How Smart Are Labradors?
Labradors are extremely smart. They consistently rank in the top ten most intelligent dog breeds. Because of their intelligence, they are often used for complex jobs like performing service dog or therapy work, detecting bombs, search and rescue, drug-sniffing teams, and hunting.
Labradors have even been trained to detect cancer in humans. By just using their sense of smell, a Lab can detect the presence of cancer cells up to 98% of the time, compared with the 10% success rate of a standard test for the same type of cancer.
Are Brown Labradors Less Intelligent Than Black or Yellow Labs?
Brown Labradors are not less intelligent than black or yellow Labs. Coat color does not indicate whether the dog is smart or not, nor does it tell you anything about its character. Each dog is an individual, and heredity is far more complicated than that.
There has been a significant amount of coat color bias over the years regarding Labrador retrievers. Yellow Labs have been called lazy, black Labs have been seen as too hyper, and brown Labs have carried the stigma of lower intelligence.
Some of this rumored distinction comes from the idea that many Labradors are bred to be show dogs while others are bred to be hunting dogs. Some think that hunting dogs are bred to be smarter than show dogs.
However, studies have shown that temperament, behavior, and intelligence are not inherently different between the three Labrador colors. One study found that any differences in personality traits were more likely due to the working status of the dog, regardless of color.
Are Male or Female Brown Labradors Smarter?
There is no scientific evidence to suggest that either male or female Labradors are more intelligent than the other, regardless of coat color.
While there are no inherent differences between male and female Labradors regarding their intelligence, researchers have been looking into some differences that may give insight into how their minds work.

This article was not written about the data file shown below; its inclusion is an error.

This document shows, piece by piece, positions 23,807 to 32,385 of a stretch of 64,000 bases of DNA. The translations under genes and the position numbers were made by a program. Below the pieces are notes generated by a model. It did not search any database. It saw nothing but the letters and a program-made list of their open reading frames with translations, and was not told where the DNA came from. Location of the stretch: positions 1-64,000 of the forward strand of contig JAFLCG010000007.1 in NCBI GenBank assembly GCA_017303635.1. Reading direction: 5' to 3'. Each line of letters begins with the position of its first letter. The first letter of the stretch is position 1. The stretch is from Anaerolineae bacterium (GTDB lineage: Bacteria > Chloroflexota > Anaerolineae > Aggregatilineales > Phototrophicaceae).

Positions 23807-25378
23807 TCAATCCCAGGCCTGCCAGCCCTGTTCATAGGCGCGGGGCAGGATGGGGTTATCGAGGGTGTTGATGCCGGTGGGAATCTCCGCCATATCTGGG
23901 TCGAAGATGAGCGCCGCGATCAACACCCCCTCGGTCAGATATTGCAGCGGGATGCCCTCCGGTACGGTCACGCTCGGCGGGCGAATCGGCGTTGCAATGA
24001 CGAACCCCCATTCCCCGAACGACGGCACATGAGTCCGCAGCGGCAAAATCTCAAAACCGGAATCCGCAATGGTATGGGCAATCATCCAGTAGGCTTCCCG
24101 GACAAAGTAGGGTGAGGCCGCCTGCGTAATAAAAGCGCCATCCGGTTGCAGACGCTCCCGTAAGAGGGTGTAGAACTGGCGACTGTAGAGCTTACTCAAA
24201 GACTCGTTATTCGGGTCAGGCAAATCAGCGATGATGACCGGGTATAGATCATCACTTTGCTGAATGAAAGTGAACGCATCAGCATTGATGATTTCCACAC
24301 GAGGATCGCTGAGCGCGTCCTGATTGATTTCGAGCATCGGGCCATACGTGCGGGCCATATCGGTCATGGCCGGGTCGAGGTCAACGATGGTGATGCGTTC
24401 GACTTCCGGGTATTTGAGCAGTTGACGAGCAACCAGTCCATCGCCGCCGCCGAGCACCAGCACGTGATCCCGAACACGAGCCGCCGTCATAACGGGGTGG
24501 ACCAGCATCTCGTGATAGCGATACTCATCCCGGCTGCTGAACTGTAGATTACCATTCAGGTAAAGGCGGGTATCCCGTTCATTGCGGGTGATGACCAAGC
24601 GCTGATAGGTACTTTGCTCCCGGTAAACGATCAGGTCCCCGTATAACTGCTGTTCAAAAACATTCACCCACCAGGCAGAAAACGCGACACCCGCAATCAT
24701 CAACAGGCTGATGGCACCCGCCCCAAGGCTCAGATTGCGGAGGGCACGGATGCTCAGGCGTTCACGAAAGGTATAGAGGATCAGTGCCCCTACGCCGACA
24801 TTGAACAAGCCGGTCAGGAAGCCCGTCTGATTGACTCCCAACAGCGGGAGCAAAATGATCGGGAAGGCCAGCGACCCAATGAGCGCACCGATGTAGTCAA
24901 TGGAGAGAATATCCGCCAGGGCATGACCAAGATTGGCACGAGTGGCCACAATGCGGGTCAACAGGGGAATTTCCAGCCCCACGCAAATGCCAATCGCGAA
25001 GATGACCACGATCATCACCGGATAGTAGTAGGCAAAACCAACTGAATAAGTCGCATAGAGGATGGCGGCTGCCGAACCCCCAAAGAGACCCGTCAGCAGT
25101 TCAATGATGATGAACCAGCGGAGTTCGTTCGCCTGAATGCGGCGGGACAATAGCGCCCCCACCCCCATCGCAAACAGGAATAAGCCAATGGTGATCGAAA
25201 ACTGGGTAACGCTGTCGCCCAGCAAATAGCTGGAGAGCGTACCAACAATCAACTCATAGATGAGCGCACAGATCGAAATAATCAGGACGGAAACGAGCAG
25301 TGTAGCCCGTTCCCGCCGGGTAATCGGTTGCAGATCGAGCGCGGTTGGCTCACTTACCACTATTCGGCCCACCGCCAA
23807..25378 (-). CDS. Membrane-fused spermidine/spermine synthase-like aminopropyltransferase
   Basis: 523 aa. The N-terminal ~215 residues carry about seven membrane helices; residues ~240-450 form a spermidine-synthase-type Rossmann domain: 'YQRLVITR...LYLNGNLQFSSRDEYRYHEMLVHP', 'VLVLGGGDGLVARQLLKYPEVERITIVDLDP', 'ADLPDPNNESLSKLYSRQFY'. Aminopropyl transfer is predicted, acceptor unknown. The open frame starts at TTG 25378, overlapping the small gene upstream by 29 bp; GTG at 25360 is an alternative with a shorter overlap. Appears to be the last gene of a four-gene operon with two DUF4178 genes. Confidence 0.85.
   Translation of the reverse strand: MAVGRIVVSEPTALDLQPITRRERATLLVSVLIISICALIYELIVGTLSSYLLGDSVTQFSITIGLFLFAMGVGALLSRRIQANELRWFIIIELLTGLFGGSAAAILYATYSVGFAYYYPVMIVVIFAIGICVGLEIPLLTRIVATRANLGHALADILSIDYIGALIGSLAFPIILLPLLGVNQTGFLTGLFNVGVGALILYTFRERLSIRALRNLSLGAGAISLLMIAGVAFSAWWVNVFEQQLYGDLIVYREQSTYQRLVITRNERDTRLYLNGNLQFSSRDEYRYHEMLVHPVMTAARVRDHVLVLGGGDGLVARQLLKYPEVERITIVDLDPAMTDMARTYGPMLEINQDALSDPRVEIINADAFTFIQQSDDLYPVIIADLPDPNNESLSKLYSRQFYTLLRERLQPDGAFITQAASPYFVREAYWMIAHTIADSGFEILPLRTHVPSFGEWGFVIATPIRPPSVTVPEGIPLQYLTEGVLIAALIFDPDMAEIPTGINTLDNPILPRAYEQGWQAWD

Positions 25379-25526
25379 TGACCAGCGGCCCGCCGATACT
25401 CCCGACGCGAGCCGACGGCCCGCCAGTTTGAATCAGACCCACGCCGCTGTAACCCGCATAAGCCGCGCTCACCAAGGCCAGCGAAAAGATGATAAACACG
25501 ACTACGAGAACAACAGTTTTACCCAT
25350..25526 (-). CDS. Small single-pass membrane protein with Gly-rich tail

One experiment found that female dogs performed better when determining if they had noticed an unexpected event. Also, female dogs tend to mature faster and might be more attentive than males, making them seem more intelligent.
However, like intelligence and coat color, male and female Labradors' personalities and cognitive traits are too complex to say that one is superior to the other.
Are Brown Labradors Easy To Train?
Brown Labradors are very easy to train, which is why they're great for first-time dog owners. There is no evidence to suggest that brown Labs are harder (or easier) to train than those with black or yellow coats.
Bloodline is the most critical factor in a Labrador's temperament, not it's color. Labs from a working or hunting dog bloodline may respond better to training than a show dog.
However, there are far too many variables to apply this reasoning to individual pups.
Regardless, it is important to begin training early. You can start training your Labrador as early as eight weeks old.
What You Need To Know About Your Smart Labrador
Having a smarty pants pup can be a great thing. However, there are also disadvantages to choosing a highly intelligent breed.